$$V_{out} = V_{in}*\frac{R2}{R1+R2}$$

V_out is the disried 1.2v, V_in is the 3.1v of the sensor. Now I simply picked R1 to be 10k and solved for R2. Now using these values to see what the lower voltage will be you end up with 0.67v. While its not wonderful its the best you will get with a simple voltage divider.

Harder solution, better range

Alright, So I'm going to keep this as simple as I can. In short you have two problems you have to solve. First you need to 'subtract' a voltage of 1.9 from the output of the sensor to shift it, then your range will be 1.2v down to 0v. However this new output has a total range of 1.2v, not 1v. To correct this you need an amplifier with a gain less then one. Now for simple things like this a LM741 is a pre-built amplifier IC. It has 4 pins, a Vcc(+Power), Vss(-Power), Inverting input, and non-inverting input. Operational amplifiers like the LM741 can do many, many different things but I'm only going to cover your application. They can be used as amplifiers(duh), voltage subtractors, voltage adders, comparators, level shifters and the list goes on. However for this application we will be using the voltage subtractor and amplifier properties. The circuit you need is below with an explaining following. I encourage you to read all of it, op amps are used in tons of applications.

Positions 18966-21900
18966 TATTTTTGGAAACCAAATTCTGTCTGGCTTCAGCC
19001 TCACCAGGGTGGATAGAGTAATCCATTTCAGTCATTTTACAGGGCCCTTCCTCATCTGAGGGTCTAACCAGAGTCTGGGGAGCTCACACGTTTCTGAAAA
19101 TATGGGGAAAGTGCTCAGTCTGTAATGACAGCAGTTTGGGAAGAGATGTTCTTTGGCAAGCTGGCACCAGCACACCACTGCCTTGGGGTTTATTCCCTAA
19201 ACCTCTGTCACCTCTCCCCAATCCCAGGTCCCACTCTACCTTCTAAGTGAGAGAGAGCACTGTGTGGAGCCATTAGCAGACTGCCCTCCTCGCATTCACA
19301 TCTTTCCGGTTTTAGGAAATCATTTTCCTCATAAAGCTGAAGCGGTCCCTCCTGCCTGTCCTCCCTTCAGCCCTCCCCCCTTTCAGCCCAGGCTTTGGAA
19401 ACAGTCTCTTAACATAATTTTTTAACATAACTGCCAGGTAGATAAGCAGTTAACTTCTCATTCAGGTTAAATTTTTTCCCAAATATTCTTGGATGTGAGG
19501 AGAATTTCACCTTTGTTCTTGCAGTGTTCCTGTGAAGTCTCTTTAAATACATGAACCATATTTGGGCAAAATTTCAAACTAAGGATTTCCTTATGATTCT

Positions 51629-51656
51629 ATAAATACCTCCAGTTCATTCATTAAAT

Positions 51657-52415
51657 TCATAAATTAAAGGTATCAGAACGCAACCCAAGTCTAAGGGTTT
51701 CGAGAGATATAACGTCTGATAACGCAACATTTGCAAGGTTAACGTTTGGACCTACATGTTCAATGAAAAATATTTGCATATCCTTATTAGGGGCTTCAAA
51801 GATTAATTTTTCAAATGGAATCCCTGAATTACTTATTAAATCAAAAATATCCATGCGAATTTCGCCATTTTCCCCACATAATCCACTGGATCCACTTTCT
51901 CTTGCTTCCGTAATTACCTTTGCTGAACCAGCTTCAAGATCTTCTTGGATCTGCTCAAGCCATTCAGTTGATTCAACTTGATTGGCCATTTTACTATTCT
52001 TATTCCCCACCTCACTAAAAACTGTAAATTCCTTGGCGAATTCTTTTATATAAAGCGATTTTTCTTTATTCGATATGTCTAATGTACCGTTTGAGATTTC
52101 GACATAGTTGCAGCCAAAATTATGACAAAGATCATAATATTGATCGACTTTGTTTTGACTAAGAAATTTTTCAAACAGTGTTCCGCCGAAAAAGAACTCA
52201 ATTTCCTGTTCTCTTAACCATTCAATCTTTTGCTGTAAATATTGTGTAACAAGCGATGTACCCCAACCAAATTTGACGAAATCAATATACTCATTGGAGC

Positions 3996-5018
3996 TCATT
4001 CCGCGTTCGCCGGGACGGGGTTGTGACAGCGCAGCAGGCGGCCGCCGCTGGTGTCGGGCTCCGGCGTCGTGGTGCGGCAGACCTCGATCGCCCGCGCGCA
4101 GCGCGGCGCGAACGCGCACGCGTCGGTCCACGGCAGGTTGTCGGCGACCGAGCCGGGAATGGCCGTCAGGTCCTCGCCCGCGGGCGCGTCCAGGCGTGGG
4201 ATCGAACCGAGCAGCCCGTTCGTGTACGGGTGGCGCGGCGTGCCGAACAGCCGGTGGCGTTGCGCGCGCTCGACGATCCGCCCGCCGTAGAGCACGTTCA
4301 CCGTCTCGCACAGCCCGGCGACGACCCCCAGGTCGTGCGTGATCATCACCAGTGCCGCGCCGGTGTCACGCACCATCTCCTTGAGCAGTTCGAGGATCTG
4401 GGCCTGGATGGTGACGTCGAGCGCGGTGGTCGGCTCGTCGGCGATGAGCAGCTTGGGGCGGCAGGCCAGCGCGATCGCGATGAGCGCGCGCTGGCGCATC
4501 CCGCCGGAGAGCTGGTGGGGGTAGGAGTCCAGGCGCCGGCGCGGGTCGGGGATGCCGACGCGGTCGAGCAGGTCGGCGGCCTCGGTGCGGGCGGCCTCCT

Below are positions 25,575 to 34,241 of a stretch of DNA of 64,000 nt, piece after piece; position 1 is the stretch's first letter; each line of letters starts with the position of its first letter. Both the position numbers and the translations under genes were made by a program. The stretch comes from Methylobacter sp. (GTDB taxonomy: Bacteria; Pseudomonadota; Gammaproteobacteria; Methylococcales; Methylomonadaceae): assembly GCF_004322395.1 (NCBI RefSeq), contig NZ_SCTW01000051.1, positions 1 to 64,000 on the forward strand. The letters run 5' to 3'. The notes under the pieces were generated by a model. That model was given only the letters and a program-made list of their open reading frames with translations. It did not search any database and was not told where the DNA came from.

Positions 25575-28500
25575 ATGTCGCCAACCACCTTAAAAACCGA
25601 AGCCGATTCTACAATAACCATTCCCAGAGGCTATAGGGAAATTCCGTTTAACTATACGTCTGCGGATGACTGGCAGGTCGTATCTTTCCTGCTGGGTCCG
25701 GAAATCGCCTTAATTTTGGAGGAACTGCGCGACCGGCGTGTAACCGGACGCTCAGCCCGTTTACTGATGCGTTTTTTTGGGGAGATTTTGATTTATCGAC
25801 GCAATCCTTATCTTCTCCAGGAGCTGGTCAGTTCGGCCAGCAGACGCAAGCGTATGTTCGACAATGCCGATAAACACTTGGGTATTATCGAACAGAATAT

simulate this circuit

In this circuit the inverting input will have a constant voltage, which will 'subtract' a voltage from the voltage on the non-inverting input. The gain on the non-inverting input can then be adjusted to give you the scale you want. Now I'm going to direct you to this link, this site is very helpful for new people and I still refer to it when I don't feel like re-deriving equations for common circuits(why re-invent the wheel?). I'm just going to hop to the end where it has the equation I'm going to use. Keep in mind my subscripts are not the same because my resistors are labeled differently.